10.  Ownership of the Followers-

If an employee is asked to manage a site they essentially become the “voice” of the company and his or her style and personality may be essential to the success of that site. As a result, the lines between “brand” of the company and the “brand” of the individual may become blurred. And when the company and the individual part ways it can create issues regarding the ownership of the related social media accounts and followers.

Termination Based on a Leave of Absence

leave of absence

Most employers are aware that employees may be eligible for leave under the Family Medical Leave Act (“FMLA”) to receive a maximum of 12 week per year. If the employee on leave wants to file for additional time off, employers should proceed cautiously. While the employee may no longer be entitled for the additional leave under FMLA, employees may be entitled to continued leave as a reasonable accommodation under the Americans with Disabilities Act (ADA).


Example: An employee protected under the ADA asks for an additional week off to fully recuperate from a serious illness after already taking 12 weeks off under FMLA.


If the employer does not face undue hardship from this additional week, the employer is obligated to…

  1. Allow the employee the additional week off with health insurance, provided that the employee pays her premium.
  2. Return the employee to her original position, assuming they are qualified to perform the essential functions of her job (with or without reasonable accommodation).
  3. If reasonable accommodation to return her to her original position cannot be made, then the employer must still reassign the employee to an available vacant position that the employee is qualified for with or without accommodation.


As you may have noticed, the employer’s responsibility under ADA is more extensive than in FMLA and requires a separate analysis. Under FMLA, employers may terminate the employee if they are no longer able to perform the essential functions of their original position after the 12 week period. An ADA analysis is more unpredictable. The employer’s obligations under ADA are primarily dependent upon any undue burden on the business, which includes significant costs, disruptions, and safety concerns that may arise from the employee’s absence.


The employer’s ability to prove undue burden can be difficult. In order to better protect themselves, employers should…

  • Confirm their employee handbooks indicate that leave is granted after an individual assessment. Employers may not apply a no-fault termination policy!
  • Maintain updated and (physically) descriptive job descriptions so that the essential functions of the job are clear.
  • Proactively assess an employee’s FMLA and ADA qualification when an employee requests leave.
  • Engage the employee in an interactive process (communicate and document interactions regarding ability and time of return) throughout the employee’s absence. If you do not attempt to engage in conversations, you lose an important defense if the case is litigated.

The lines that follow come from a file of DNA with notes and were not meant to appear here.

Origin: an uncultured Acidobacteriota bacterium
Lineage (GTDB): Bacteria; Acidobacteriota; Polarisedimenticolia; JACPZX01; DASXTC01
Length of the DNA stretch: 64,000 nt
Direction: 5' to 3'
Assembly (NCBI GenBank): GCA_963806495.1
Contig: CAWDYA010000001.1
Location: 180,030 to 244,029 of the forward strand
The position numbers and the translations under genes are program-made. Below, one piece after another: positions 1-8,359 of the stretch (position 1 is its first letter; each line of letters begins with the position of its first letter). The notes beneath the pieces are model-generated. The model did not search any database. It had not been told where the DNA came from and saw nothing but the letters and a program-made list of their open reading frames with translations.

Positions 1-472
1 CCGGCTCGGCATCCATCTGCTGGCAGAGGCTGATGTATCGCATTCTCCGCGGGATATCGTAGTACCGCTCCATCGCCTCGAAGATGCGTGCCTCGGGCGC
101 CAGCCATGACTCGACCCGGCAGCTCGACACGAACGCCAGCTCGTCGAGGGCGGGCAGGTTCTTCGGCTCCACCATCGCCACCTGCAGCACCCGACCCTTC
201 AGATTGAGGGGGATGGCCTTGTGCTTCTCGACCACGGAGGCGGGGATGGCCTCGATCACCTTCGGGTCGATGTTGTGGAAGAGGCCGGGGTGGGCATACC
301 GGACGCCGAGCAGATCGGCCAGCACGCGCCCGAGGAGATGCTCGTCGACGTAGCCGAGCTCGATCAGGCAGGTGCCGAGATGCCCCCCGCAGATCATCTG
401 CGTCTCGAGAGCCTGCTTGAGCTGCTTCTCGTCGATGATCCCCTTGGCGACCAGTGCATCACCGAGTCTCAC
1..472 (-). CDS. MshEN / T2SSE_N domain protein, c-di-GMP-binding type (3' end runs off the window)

• Document the effects of the employee’s absence…
    • Any decrease in productivity from temporary workers or workers assigned the employee’s tasks
    • Lower quality of work
    • Lost sales
    • Customer service issues
    • Deferred projects
    • Management burden increases
    • Co-worker stress increases
    • Decrease in morale


Employment termination based on leave requests can be fraught with legal liability. Call us before finalizing these decisions to avoid costly discrimination litigation.


timeclockAlthough there is no Nevada law regarding time clock rounding the Office of the Labor Commissioner recently conducted a thorough review of statutes, regulations and case law. The Nevada Labor Commissioner issued an Advisory Opinion that time clock rounding can be appropriate as long as, over time, the employee is properly compensated for all time actually worked.

The practice of time clock rounding has been around a long time. If you are an employer that currently uses this practice, beware. There has been a significant increase in lawsuits filed by employees under the federal Fair Labor Standards Act (“FSLA”). The federal regulation on time clock rounding states, “It has been found in some industries, particularly when time clocks are used, there has been the practice for many years of recording the employees’ starting time and stopping time to the nearest 5 minutes, or to the nearest one-tenth or quarter hour. Presumably, this arrangement averages out so that the employees are fully compensated for all the time they actually worked. For enforcement purposes this practice in computing work time will be accepted provided that it is used in such a manner that it will not result, over a period of time, in failure to compensate the employees properly for all the time they have actually worked.” (29 C.F.R. § 785.48(b)) If you are an employer that believes changing its practice of time clock rounding will cost you money, you could be at risk for a lawsuit.

The Department of Labor (“DOL”) does not prevent employees from suing over rounding. It is uncertain during the course of an investigation, the rounding will show in the employee’s or the employer’s favor. If an employer uses a payroll software program or a computerized timekeeping system that can easily track all time with no rounding, the benefit the employer may receive from rounding does not out weight the risk of a lawsuit.

If you are an employer that does round time, do so consistently and in a manner clear in your record-keeping.  Make sure you state the method clearly in your employment policies and apply it equally to all employees. It will make you less vulnerable to a FLSA claim or lawsuit.  Always check with your attorney before changing any time keeping practices to prevent any issues under FLSA’s requirements.